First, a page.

All data collected will remain confidential under the regulations of the GDPR under the Data Protection Act (2018). Only the research team and research partners will have access to the data and all data will remain strictly confidential and stored in a secure location. Data will not be linked directly to individuals and will be encrypted by a password for storage. Individual participants will be unidentifiable in the analysis and write-up.

Members of the research team will always wear N95 masks and take daily lateral flow tests. All testing sessions will take place in a well-ventilated room, with HEPA filters and with the windows open. We also prevent back-to-back testing to allow all rooms/surfaces and equipment to be cleaned and aired thoroughly using a strict standard operating procedure. We will accommodate any requests that you make to ensure that you feel safe when visiting us.

Yes, we have a recliner chair available for your use. You will sit or lie down in this chair for the tests and we can adjust it to suit you, including making it flat. You can also spend time quietly in the chair at any time during your visit if you need to rest. We can also close the blinds and dim the lights so that the room is dark.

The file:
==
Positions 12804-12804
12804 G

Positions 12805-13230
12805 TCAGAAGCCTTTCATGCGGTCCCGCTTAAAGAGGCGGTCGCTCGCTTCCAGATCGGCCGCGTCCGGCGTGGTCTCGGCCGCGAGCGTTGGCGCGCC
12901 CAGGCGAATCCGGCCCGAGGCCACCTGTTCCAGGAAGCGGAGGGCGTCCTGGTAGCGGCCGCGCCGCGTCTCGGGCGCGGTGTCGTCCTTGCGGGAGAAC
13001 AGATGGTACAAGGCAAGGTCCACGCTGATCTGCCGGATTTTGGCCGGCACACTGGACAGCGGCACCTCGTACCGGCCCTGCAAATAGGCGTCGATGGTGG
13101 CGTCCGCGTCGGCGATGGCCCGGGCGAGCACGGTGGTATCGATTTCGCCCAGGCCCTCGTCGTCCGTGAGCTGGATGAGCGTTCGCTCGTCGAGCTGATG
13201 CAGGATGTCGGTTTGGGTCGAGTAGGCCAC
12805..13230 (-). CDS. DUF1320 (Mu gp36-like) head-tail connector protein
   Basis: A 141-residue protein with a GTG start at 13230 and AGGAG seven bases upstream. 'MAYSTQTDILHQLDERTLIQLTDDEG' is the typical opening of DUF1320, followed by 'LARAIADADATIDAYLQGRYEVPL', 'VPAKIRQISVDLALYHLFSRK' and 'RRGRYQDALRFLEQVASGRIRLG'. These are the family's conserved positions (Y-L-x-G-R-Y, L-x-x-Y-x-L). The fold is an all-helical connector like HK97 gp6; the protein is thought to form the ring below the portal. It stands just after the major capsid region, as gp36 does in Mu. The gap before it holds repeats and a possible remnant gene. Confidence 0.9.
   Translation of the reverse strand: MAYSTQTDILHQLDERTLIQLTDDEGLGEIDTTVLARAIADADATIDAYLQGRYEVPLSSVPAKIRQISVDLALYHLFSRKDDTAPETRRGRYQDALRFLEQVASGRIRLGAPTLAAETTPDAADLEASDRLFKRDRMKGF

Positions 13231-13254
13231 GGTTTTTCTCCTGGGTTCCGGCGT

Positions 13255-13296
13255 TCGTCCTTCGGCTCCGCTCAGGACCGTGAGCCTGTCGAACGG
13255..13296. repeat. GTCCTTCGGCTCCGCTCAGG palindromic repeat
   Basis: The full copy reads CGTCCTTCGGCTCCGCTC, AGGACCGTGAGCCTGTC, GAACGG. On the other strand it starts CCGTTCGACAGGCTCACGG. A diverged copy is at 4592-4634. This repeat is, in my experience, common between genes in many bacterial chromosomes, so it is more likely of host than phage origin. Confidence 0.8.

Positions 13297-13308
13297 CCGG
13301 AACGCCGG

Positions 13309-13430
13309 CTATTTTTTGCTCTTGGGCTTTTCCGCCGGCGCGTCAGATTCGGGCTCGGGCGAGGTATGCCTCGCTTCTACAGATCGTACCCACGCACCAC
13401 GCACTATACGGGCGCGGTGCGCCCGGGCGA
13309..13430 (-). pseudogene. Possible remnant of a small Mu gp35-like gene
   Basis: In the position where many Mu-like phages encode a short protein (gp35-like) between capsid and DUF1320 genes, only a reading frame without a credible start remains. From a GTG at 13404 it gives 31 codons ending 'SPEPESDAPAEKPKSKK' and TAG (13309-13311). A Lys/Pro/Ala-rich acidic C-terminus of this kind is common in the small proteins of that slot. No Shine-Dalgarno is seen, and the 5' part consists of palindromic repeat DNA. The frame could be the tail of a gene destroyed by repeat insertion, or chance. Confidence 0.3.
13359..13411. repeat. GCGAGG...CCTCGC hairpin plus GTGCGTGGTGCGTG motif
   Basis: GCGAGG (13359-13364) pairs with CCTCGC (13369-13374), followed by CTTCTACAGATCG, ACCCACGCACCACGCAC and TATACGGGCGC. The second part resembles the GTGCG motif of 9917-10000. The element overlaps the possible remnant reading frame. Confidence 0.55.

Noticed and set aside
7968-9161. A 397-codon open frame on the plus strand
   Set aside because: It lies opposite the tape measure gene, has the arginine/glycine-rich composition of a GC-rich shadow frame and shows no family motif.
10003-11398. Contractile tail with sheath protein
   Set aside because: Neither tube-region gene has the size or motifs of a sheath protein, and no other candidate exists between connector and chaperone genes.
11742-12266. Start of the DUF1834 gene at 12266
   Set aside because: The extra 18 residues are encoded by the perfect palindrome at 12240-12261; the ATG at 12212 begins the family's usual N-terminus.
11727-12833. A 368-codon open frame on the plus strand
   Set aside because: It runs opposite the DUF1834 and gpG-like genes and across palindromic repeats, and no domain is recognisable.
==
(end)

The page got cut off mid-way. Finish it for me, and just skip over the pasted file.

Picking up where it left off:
Yes – all sites have access to private and accessible changing facilities.

Parking is available at each study site, and we will cover any travel and parking expenses. Please keep your receipts and share them with the study team. Access and parking have been arranged to reduce the time/distance required for you to walk. All buildings have access to lifts, and we also have access to a wheelchair if this is required; we will need a few days' notice to arrange this for you.

Yes, of course. We will provide them with somewhere to wait whilst you are with us. We will also be able to offer light refreshments for them whilst they wait.

Gilead Sciences is the funding body for this trial. It is covering the financial costs associated with the study, but the data remains the intellectual property of the research team and they will not be involved in the analysis or the publication of the results.

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Human Sciences Research Centre

Our Human Sciences Research Centre conducts theoretical and applied research into the prevention and treatment of diseases and into improvements to the quality of life for people of all ages.